Federico Ponce

You could say Federico Ponce has one of the most important jobs on Iron Man 3, even though he didn't work on the film. He was brought in by the project's creative director as an art director helping to design the film's trailer. Ponce's work on trailers can be broad-ranging, demanding not just design and logo work but digital set extensions, shot cleanups, and newly created VFX elements. And, with some trailers spreading virally online, they have to withstand frame-by-frame scrutiny. We talked to Ponce about his work on movie trailers and his expectations of what the future holds for the form.

StudioDaily: How do you describe the work you do on a trailer?

Federico Ponce: I offer different services depending on the client. Most of the time I am hired to create a concept, design it and execute it. Sometimes I have to assemble a team, and sometimes I go at it alone, depending on the complexity of the project.

What's a typical timeline for a job? How long will you spend working on a two-minute trailer? 

The life of a trailer is complex. I am usually hired for the initial phase, which can happen as early as two years before the final trailer comes out, but I will only be working on it for four months before handing the project off to a different team. At that point, the team can follow my directions and designs. Sometimes I come in for a stereoscopic conversion, and that is a bit hectic, a crazy three to four weeks. But some artists might spend up to two years straight on the entire project.  

When you come in that early, does the lack of completed footage make your job more difficult? 

I've come in at stages where I am handed a first draft of the script with no principal photography or concept art. Sometimes we are working with green-screen and unfinished effects, and that makes things a lot more difficult. There are no visuals to go from, just abstract concepts and ideas.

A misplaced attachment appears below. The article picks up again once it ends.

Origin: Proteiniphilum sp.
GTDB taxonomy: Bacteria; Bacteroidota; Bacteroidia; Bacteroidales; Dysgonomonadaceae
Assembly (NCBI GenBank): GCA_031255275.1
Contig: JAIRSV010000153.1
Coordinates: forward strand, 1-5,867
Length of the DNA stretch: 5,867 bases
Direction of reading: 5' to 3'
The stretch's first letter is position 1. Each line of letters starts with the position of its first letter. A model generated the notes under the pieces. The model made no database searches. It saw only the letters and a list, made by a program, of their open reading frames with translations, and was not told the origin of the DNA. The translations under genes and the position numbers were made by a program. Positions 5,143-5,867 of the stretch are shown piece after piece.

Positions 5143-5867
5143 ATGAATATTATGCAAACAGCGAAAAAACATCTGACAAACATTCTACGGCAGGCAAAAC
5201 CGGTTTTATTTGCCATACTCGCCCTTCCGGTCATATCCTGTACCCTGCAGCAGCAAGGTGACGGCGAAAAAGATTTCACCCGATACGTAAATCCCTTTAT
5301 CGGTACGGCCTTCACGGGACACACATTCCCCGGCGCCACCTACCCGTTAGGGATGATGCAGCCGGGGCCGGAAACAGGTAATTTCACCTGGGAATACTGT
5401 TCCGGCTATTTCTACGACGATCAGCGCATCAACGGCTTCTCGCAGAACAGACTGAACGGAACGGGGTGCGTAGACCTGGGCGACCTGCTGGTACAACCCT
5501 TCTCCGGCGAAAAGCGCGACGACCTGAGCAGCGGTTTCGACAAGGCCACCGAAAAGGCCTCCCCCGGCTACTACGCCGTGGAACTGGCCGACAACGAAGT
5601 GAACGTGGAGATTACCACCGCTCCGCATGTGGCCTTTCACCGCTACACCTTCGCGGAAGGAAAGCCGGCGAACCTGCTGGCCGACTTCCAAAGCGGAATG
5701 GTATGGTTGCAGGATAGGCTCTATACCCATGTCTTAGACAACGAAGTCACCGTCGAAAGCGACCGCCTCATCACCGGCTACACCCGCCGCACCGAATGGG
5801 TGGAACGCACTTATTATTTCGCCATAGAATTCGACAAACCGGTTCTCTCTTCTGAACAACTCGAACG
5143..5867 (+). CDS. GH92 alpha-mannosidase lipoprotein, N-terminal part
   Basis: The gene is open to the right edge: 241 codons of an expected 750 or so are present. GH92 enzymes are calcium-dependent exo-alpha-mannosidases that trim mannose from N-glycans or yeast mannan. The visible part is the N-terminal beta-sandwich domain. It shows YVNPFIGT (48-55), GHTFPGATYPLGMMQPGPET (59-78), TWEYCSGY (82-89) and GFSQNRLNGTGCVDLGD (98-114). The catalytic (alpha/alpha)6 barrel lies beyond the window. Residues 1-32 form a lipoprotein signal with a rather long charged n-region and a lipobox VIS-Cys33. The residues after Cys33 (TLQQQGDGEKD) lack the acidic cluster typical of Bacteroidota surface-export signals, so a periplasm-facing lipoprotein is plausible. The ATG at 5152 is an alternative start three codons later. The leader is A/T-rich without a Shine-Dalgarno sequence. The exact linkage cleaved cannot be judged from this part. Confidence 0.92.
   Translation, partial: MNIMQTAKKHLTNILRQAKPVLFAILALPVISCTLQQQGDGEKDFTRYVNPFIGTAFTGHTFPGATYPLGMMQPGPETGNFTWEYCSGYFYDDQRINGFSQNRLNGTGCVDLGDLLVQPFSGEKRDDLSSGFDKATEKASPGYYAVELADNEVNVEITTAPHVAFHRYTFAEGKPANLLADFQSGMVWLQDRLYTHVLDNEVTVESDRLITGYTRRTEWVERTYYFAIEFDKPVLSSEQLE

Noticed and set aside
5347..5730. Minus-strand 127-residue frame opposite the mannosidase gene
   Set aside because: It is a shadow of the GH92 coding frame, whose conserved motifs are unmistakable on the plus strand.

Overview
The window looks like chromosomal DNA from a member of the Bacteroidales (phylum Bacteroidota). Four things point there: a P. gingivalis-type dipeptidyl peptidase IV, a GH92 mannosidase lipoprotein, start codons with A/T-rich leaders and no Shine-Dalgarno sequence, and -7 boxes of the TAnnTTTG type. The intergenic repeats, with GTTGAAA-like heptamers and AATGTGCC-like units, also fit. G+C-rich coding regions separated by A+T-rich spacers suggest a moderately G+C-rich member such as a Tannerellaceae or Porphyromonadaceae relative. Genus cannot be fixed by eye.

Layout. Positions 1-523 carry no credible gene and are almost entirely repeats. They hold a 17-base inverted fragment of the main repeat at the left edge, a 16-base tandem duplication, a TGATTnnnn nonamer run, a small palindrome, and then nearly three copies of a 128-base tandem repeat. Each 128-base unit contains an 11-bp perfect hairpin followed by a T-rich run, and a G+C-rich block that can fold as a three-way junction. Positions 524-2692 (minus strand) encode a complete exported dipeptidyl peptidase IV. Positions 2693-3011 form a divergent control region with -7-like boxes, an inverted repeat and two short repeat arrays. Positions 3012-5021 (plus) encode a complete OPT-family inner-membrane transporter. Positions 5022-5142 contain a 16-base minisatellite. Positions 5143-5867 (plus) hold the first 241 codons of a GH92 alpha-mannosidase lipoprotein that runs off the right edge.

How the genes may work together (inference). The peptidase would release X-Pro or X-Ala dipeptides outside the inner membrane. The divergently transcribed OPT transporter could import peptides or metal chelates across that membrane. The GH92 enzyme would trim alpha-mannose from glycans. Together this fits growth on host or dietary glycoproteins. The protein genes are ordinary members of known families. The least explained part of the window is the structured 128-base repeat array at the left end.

What's the collaborative process like? Who's involved on the studio side, and how often does a film's director get involved? 

It really depends on the director and their personality. Some of them are very hands-on and can be sitting right next to you, watching you work, and you can take that as literally as possible. Sometimes they just look at some stuff at the end and have some input. The studio and the directors are phenomenal, and they are with us throughout the process. It really is a big team working together.

How often do you create new visual elements that will only appear in a film's trailer? What are some examples?

The scope of the effects ranges quite a bit. It could be something as easy as removing wires, or it could be a full-blown explosion, camera track, set extension, blood removal, or something else. Unfortunately, I can’t really point you to samples of the work without getting in trouble. But I can tell you that, in some cases, we have even created brand-new shots for the film, though that's not that common. 

What are your most indispensable tools and technology?

Autodesk Entertainment Creation Suite, Adobe Creative Suite, and The Foundry's suite. 

What trends do you see in trailers? How are trailers today different from the ones created 10 or even five years ago?

I love that question. Well, trailers are much more complex now and the market has diversified. For starters, we now have trailers for videogames and trailers for books. Theatrical releases have big-budget trailers, but there are also independent and smaller budget features where previously an independent flick didn’t have the budget for a great trailer. The technology has democratized the process to a certain extent. On top of that, you have some spillover design work onto titles and credits inside the actual movie. All of that has become a lot more complex. The work is better, the production level is higher, and the strategies are smarter. Overall, the industry has grown up, to the point where now trailers are their own mini movies. They have become that important. A good trailer can make or break a movie. Trailers are huge now.

As for the trends I see, maybe a few years down the road we will see exclusive two-to-three-minute content for digital and mobile distribution. Maybe we'll see trailers get into different intellectual properties. Maybe trailers will get shorter — we'll see a campaign full of one-minute teasers and not quite get to the trailer stage, leaving the audience hanging until the actual opening. It's all about teasing. One thing is for sure, they will continue growing and continue becoming more important as audiences' attention spans get shorter and shorter.

For more of Ponce's work, visit him on the web: fedeponce.com